A Baltimore judge on Wednesday called an attorney for World Boxing Association lightweight champion Gervonta “Tank” Davis arrogant and accused him of trying to intimidate her while he argued for permission for his client to travel to Paris to support Team USA during the Olympics.

Davis, 29, now of Parkland, Florida, is on probation for a hit-and-run that happened in Baltimore in 2020. His attorney, Hunter Pruette, asked the judge to allow the professional boxer to travel between July 19 and Aug. 11 to “support and advise” Team USA boxing.

But Circuit Judge Althea M. Handy repeatedly said she needed more specific information. She then ended the hearing without ruling on the request and walked off the bench.

“We’re going to terminate this, Mr. Davis,” Handy said. “We’re finished with this hearing.”

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In court documents, Pruette wrote that Davis is “in my opinion the best pound for pound boxer on the planet” and added that “counsel can think of no higher honor than having Team USA request your presence during the Olympics.”

The Baltimore State’s Attorney’s Office did not object to the request.

“Given his status amongst the world’s best boxers, Mr. Davis would be a key asset in motivating and supporting our team to achieve Olympic greatness and become the number one nation in the world at this year’s Olympic Games,” Matt Johnson, high performance director for USA Boxing, wrote in a June 26 letter to Handy.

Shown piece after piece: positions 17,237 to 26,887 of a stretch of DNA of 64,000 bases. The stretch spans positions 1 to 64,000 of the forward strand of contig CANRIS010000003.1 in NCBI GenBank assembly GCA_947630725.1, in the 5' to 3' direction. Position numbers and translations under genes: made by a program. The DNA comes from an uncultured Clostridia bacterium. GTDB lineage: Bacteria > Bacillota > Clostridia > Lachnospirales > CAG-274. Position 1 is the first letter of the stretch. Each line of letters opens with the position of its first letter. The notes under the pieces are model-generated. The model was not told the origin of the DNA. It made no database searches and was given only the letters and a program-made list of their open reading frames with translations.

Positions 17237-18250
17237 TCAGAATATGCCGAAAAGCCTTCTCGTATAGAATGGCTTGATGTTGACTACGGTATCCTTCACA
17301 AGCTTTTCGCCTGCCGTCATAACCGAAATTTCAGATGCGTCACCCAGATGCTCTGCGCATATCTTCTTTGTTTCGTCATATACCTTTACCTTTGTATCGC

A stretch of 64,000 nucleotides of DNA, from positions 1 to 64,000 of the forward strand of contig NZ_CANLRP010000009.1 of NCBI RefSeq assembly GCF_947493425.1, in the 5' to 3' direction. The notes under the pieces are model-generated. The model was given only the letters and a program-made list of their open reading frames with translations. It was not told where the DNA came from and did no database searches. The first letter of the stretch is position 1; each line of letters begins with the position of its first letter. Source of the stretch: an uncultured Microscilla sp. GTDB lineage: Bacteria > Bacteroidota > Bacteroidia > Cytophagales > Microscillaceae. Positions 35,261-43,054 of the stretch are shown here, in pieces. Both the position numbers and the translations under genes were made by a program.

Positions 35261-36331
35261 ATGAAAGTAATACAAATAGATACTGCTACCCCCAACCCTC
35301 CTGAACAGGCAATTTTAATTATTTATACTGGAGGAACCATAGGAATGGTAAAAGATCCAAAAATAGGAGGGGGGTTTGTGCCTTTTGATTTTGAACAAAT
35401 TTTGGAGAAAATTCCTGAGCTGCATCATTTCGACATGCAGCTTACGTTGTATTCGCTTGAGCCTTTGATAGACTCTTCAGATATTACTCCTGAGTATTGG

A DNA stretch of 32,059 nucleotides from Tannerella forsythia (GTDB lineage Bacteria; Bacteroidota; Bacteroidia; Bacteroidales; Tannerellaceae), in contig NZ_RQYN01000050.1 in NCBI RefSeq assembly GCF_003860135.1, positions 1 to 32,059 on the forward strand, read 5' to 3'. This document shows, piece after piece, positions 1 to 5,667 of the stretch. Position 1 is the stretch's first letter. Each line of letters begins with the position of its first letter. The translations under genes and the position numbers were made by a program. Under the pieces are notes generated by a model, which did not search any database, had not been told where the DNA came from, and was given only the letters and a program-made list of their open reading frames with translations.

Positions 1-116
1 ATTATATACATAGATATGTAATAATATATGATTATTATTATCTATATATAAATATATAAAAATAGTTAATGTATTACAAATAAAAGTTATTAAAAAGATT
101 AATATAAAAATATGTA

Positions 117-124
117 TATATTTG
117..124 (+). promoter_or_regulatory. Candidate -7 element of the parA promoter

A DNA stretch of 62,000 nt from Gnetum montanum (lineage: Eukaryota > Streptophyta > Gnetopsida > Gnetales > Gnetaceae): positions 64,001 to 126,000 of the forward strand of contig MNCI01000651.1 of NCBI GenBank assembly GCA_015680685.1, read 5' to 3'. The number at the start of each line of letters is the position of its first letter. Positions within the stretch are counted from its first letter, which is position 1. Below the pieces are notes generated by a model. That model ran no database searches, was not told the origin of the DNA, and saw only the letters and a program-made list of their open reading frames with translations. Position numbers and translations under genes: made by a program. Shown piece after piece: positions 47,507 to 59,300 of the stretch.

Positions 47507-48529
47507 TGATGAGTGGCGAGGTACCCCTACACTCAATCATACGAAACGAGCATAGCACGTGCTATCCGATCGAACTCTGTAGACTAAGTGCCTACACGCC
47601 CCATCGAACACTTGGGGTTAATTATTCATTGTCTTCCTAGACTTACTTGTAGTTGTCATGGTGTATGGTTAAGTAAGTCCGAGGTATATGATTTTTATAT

During the court proceedings, Pruette argued that his client has been compliant while on probation.

Pruette called it an honor for his client to support Team USA. Davis attended the hearing on Zoom.

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But Handy said she did not care about the honor and asked whether Davis would be paid. He would not be compensated, Pruette replied.

Handy inquired if there was a schedule and added that she did not want to give permission for Davis to travel without specific details. Meanwhile, Pruette said that was impractical if she was not going to allow his client to go.

“You’re not being helpful,” Handy said.

“Well, I apologize about that your honor,” Pruette said.

Next, Handy asked Assistant State’s Attorney David Owens if he wished to add anything besides that the office was not opposed to the request. “No, thank you,” he replied.

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“I did you a favor by having a hearing,” Handy said to Pruette. “I wanted more information.”

“Yes, it’s an honor,” she added. “But he’s on probation.”

Later, Handy called Pruette arrogant and accused him of trying to intimidate her.

Pruette apologized. He said no judge had indicated to him that he was arrogant in his 20 years of practicing law. Handy shot back and stated that she’s been on the bench for 22 years.

It’s unclear when she will issue a decision.